I then had to make the dreadful radio transmission for a tow truck.

“784, my car just died and I need a 926.”
“10-4, 784,” replied the dispatcher

A patrol sergeant got on the radio and said, “2S1, send a unit to stand by with 784 until the 926 arrives.” I appreciated that because you never know in this neighborhood.

After a few minutes I decided to try and start the car again. I wasn’t willing to accept defeat. Plus, I didn’t want to wait for the tow truck.

This car had never let me down so why start now.

I sat in the car and turned the key again as I said, “Come on.” With a lot of hesitation, the engine started. It was alive, but in critical condition.

I turned the lights on and saw they were dim. Probably as dim as my hopes of making it back to the station. The unit radio was off, but I didn’t need it now. I needed the car to move.

The car was on emergency power mode and I was going to have to baby it on the way in.

See, 779 would never fail me.

“784, my car is possessed. It just started up again. You can cancel the 926. I’m going to limp the car back to the station.”

With a feeling of relief I started driving westbound through the alley. I started to turn onto the street when the dashboard lights went out. The car died and it silently rolled to a stop. It just shut off.

The car threw in the towel.
It raised the white flag of surrender.
It rolled over and played dead.

Now I was blocking an entire street and the alley.

With a feeling of defeat I keyed my pac set and said, “784, start the tow truck again.”

I put the car in neutral and pushed it back a little so it wouldn’t block the street. Why couldn’t I get stranded in the parking lot of a 24 hour Starbucks instead?

My car had failed me, but at least it wasn’t 100 degrees in the summer time.

The tow truck arrived and 779 was loaded up. I got a ride from another officer and my car was then sent to “time out” to be fixed on another day.

The next day the car was back and the alternator was fixed. I had full power and I was back in business.


The transmission failed me.

Maybe unit 779 will have a better week when I come back from my days off. If not, unit 780 might be my new number one. Just kidding. 779 is my car. At 48,000 miles, It was just having a midlife crisis.

The Police Car


The Police Car

The car is your traveling office. It’s a vehicle that is handed off from shift to shift with little or no rest, similar to the person who drives it. It’s worn and stained seats reflect what the driver has seen and been through with little or no support when they need it most.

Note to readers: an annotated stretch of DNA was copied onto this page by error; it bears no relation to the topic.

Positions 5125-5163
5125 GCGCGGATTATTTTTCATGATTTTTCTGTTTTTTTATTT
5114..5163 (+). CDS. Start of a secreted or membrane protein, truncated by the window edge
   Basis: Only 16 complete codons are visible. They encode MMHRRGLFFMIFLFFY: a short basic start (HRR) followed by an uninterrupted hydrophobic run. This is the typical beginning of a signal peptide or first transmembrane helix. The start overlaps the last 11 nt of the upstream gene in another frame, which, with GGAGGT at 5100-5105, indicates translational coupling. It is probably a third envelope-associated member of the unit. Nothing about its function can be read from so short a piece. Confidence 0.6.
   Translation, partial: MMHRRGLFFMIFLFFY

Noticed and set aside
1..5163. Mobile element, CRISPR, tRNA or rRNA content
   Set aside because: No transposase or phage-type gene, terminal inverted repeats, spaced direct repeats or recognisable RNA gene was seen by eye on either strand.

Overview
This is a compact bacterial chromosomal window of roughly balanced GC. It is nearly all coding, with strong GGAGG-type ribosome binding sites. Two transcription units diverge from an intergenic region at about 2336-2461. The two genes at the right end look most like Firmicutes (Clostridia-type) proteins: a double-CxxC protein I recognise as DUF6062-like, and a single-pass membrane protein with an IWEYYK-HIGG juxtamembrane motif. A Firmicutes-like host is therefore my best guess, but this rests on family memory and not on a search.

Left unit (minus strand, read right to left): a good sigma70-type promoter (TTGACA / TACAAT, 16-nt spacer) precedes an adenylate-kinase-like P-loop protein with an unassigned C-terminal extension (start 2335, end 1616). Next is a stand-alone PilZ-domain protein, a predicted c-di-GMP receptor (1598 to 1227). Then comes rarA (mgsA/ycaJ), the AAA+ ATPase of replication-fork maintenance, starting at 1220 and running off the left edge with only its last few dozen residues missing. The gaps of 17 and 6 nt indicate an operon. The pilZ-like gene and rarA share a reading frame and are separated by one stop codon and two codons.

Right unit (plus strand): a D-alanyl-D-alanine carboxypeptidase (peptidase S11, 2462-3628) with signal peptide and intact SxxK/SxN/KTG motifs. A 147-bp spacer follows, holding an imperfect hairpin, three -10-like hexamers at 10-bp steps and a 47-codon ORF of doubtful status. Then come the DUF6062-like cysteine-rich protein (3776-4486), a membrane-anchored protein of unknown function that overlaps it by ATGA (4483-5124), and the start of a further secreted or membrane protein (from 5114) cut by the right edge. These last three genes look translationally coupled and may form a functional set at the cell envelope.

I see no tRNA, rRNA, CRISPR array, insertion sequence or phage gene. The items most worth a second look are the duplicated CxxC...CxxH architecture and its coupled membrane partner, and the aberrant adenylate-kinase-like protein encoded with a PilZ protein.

The car is your shelter from the heat, rain, wind, cold and everything else mother nature wants to throw at you. The car can also be your happy place. The one place you can sit and just be alone. The car is your escape. The one place where no one can bother you for a needed break until the radio disrupts the silence.

The car is a place where life long bonds are formed with the partner who shares it with you.

It’s your way of escape from the last call, the last idiot, the last crash, the last tragedy or the last dead body.

The car is a friend that won’t betray you. It takes you to danger and it rescues you from it.

The police car is where you have to settle disputes over the phone between your kids or your spouse while you’re at work.

It is a symbol of trust and fear. Trust by those who need us. Fear by those who are doing something wrong. The car restores order at the sight of it as it rolls in hot to chaos. The car can save you, but it can kill you if you don’t respect its speed.

The black and white transports you to the dark side of humanity where the lowest scum live and prey. It takes you to the saddest stories and the worst things in the world. It takes you to places a normal person can’t imagine with the highest high and to the lowest of lows.

It’s part of an emotional roller coaster with twist and turns that very few will ever know because they are not part of this world.

The police car is the one symbol that brings smiles to the faces of children as we drive by. It doesn’t matter if the child is rich or poor, speaks English or not. They all joyfully yell out “Police” when they see it.

And finally and most importantly………..

The police car is driven by the Good Guys